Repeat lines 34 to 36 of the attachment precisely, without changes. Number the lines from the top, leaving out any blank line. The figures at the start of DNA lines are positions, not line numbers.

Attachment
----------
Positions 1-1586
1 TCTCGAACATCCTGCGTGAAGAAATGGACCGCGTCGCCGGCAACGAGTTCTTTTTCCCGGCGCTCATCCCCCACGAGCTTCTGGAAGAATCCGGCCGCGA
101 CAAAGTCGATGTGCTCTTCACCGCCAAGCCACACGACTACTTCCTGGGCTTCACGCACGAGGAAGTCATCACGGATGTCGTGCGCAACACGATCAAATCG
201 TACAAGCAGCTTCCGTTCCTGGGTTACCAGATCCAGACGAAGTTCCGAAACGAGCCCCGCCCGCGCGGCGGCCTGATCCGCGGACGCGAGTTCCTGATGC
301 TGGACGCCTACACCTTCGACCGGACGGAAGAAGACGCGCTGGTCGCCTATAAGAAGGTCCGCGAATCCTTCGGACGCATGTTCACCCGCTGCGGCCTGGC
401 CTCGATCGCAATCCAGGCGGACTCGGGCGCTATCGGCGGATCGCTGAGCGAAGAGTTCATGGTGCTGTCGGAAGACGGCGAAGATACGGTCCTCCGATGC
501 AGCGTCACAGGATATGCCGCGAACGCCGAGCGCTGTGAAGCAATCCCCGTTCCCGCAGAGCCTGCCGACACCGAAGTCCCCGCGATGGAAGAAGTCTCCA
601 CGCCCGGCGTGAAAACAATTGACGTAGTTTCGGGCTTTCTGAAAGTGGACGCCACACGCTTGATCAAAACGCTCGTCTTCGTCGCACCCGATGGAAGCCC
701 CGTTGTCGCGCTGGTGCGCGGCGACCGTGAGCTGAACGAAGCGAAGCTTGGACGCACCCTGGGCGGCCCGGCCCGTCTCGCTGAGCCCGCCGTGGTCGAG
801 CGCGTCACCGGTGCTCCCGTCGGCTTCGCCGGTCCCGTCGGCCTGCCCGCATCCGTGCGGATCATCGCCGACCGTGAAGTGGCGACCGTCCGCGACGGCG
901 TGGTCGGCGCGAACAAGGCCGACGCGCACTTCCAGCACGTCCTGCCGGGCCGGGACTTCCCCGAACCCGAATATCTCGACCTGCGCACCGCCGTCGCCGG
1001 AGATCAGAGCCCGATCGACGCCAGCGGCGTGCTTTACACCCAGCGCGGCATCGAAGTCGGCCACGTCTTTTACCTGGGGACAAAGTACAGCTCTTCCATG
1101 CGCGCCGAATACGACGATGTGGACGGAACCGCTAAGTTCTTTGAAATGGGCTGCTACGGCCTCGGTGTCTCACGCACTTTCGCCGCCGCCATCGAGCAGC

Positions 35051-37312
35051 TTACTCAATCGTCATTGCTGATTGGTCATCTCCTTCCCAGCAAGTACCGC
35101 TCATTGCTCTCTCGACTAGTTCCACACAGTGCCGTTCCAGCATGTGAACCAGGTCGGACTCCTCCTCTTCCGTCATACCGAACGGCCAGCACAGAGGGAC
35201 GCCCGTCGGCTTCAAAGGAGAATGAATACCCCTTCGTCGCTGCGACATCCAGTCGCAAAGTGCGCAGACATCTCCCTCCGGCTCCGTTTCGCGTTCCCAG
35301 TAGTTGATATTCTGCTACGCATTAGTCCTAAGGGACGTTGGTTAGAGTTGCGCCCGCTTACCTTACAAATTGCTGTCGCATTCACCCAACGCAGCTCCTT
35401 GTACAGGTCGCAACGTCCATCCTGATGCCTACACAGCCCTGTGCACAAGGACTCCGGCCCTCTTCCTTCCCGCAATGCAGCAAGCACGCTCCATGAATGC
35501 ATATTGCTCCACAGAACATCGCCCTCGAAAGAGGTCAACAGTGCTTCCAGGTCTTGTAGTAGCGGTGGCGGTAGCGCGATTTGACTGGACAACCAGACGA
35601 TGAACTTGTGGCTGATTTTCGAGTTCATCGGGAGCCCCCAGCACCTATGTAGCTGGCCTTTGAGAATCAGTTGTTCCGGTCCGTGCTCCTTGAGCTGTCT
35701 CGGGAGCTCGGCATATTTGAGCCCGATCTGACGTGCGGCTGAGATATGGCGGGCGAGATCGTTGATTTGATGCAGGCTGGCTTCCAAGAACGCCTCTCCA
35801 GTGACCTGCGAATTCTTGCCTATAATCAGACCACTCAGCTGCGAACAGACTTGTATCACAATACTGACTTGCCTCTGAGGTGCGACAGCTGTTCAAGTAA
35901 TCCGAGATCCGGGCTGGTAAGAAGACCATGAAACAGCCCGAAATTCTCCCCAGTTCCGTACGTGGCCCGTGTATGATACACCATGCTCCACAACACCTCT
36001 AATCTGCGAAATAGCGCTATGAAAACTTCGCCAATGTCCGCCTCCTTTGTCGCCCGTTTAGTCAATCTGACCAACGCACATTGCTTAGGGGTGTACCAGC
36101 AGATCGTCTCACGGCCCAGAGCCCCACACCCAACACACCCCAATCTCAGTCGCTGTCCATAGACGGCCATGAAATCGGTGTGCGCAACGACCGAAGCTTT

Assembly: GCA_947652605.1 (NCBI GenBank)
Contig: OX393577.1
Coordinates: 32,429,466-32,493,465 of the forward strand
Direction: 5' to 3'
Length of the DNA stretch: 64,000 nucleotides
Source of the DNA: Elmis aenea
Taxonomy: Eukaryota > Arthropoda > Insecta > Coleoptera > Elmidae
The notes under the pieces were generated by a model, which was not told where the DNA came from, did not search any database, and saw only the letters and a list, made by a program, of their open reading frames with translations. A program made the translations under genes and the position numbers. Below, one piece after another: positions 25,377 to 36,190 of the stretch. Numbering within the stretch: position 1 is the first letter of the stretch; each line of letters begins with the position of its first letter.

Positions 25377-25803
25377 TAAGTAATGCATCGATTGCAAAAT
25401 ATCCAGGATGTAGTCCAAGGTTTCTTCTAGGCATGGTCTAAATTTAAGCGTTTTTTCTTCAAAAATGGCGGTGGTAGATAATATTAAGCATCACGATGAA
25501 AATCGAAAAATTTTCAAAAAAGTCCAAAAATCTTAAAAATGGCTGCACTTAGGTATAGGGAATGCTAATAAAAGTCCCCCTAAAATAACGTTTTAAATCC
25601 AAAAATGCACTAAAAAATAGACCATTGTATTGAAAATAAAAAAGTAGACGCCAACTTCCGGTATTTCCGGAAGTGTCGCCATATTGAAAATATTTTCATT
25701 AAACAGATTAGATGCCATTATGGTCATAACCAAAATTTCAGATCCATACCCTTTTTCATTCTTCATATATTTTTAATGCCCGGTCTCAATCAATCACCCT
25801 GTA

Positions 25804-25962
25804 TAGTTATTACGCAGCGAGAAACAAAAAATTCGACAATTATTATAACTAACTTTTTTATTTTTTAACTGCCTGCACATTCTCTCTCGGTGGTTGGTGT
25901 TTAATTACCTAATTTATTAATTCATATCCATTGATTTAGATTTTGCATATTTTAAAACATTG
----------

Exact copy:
The notes under the pieces were generated by a model, which was not told where the DNA came from, did not search any database, and saw only the letters and a list, made by a program, of their open reading frames with translations. A program made the translations under genes and the position numbers. Below, one piece after another: positions 25,377 to 36,190 of the stretch. Numbering within the stretch: position 1 is the first letter of the stretch; each line of letters begins with the position of its first letter.

Positions 25377-25803
25377 TAAGTAATGCATCGATTGCAAAAT